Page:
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Will Trump Go on Trial Before the Election?

One issue that could affect Donald Trump's electability (and maybe make some primary voters care about it) is the timing of his four trials. Three prosecutors want to put Trump on trial in four cities before Memorial Day. It's not going to happen. The logistics alone make it impossible. A more realistic question is: "Will any trial be completed before the 2024 election?"

Note that Trump will not be cooperating. In fact, he will be doing his absolute best to delay all the trials until after the election. First of all, sitting in a courtroom takes time away from campaigning. Second, sitting in court all day will put him in a foul mood, which is never good for any candidate. Third, while he is on trial, the news of the trial will drown out everything else. Fourth, a guilty verdict in any case could move just enough voters in a couple of swing states to cost him their electoral votes. Fifth, if he wins and is inaugurated before any trials, he will kill off all the federal prosecutions. For him, there is no upside to a speedy trial.

Special Counsel Jack Smith wants to start the conspiracy trial on Jan. 2, 2024. Trump's counteroffer was April 2026. Maybe he is hoping the judge will split the difference and make it February or March 2025. That would be fine with Trump. However, Judge Tanya Chutkan has a reputation for moving quickly and not accepting any nonsense. She has also warned him that if he keeps intimidating witnesses, she will hold an early trial to reduce the amount of damage he can do. She probably means it. This case has one of the two most serious sets of charges in it.

The other most serious case is the RICO case in Georgia. Prosecutor Fani Willis wants the trial on March 4. Depending on when Chutkan schedules the D.C. case, that is probably wildly optimistic, but sometime next summer might be doable, even if the D.C case starts in the spring. A complication here is that 19 people will be on trial so there will be 19 lead lawyers, all yelling different things. That doesn't speed things up, although some of the 19 might yet take plea deals in return for flipping. On the other hand, Judge Scott McAfee has a retention election in Nov. 2024 in blue Fulton County, and the best thing he can do to win it is show that he is a fair, but firm, judge, who doesn't get pushed around by defense lawyers. The value to him of a televised trial would be immense. So it is in his personal interest to see the case at least starts before his election, the presidential election be damned, only they happen to fall on the same day.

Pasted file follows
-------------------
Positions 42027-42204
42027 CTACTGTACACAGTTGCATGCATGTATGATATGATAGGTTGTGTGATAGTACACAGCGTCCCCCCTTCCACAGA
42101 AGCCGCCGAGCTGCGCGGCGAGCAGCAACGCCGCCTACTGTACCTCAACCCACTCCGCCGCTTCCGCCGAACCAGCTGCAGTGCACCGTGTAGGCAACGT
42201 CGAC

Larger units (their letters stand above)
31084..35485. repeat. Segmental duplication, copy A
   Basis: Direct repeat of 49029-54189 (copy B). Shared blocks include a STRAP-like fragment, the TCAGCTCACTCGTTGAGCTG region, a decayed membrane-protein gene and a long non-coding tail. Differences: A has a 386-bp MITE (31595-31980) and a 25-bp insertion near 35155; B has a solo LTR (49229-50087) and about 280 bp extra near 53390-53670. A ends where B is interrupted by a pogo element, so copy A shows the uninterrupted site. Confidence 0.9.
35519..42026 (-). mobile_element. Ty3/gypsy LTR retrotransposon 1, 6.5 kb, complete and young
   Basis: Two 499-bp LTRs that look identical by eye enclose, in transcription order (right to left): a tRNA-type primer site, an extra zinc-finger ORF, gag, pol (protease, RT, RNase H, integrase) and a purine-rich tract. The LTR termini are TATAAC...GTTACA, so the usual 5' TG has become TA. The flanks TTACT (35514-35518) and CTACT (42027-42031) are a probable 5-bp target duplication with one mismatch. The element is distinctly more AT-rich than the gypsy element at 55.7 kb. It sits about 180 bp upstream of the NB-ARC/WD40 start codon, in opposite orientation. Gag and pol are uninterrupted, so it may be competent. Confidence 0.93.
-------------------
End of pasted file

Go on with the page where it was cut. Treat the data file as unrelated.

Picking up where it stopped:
Manhattan D.A. Alvin Bragg has taken note that his case (falsifying business records) is the least important of the four and is willing to let the others take priority if need be. He won't insist on an early date.

The sequencing of cases is important. Sometimes evidence that comes up in one trial can be used in another. In particular, the D.C. case and the Georgia case involve many of the same people, although none of the supporting players have been indicted in D.C. (yet). Smith undoubtedly has refrained from doing that for the time being to make the case simpler and easier to prove. If a witness says something incriminating about Trump under oath in the first case, that witness could be called to repeat it in the second one.

Also relevant to the timing is that jury selection in all the cases could be time consuming as the lawyers and judges try to find 12 jurors and 2-3 alternates who are unbiased and available every day for weeks, maybe months. Most people who have a job or children aren't going to want to be in court every day for several months, even if they aren't constantly threatened, which they will be. So will we get juries of bored, lonely, apolitical retirees who have nothing else to do? We'll see. (V)

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